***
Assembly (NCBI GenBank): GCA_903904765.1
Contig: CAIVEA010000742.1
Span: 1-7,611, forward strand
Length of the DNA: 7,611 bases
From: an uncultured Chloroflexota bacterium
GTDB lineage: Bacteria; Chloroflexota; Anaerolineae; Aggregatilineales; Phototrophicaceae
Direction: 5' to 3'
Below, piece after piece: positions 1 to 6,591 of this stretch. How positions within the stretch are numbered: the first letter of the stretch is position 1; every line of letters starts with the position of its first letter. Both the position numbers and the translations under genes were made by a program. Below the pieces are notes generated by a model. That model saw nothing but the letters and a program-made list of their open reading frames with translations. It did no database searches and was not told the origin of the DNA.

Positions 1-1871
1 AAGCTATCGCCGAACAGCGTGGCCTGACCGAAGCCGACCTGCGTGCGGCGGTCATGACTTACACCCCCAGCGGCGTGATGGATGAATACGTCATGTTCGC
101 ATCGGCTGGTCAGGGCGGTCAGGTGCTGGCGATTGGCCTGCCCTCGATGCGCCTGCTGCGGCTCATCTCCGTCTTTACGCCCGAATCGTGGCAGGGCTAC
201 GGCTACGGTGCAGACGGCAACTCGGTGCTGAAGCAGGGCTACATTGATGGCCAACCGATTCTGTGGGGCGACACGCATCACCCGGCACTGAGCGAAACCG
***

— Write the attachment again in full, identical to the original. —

Assembly (NCBI GenBank): GCA_903904765.1
Contig: CAIVEA010000742.1
Span: 1-7,611, forward strand
Length of the DNA: 7,611 bases
From: an uncultured Chloroflexota bacterium
GTDB lineage: Bacteria; Chloroflexota; Anaerolineae; Aggregatilineales; Phototrophicaceae
Direction: 5' to 3'
Below, piece after piece: positions 1 to 6,591 of this stretch. How positions within the stretch are numbered: the first letter of the stretch is position 1; every line of letters starts with the position of its first letter. Both the position numbers and the translations under genes were made by a program. Below the pieces are notes generated by a model. That model saw nothing but the letters and a program-made list of their open reading frames with translations. It did no database searches and was not told the origin of the DNA.

Positions 1-1871
1 AAGCTATCGCCGAACAGCGTGGCCTGACCGAAGCCGACCTGCGTGCGGCGGTCATGACTTACACCCCCAGCGGCGTGATGGATGAATACGTCATGTTCGC
101 ATCGGCTGGTCAGGGCGGTCAGGTGCTGGCGATTGGCCTGCCCTCGATGCGCCTGCTGCGGCTCATCTCCGTCTTTACGCCCGAATCGTGGCAGGGCTAC
201 GGCTACGGTGCAGACGGCAACTCGGTGCTGAAGCAGGGCTACATTGATGGCCAACCGATTCTGTGGGGCGACACGCATCACCCGGCACTGAGCGAAACCG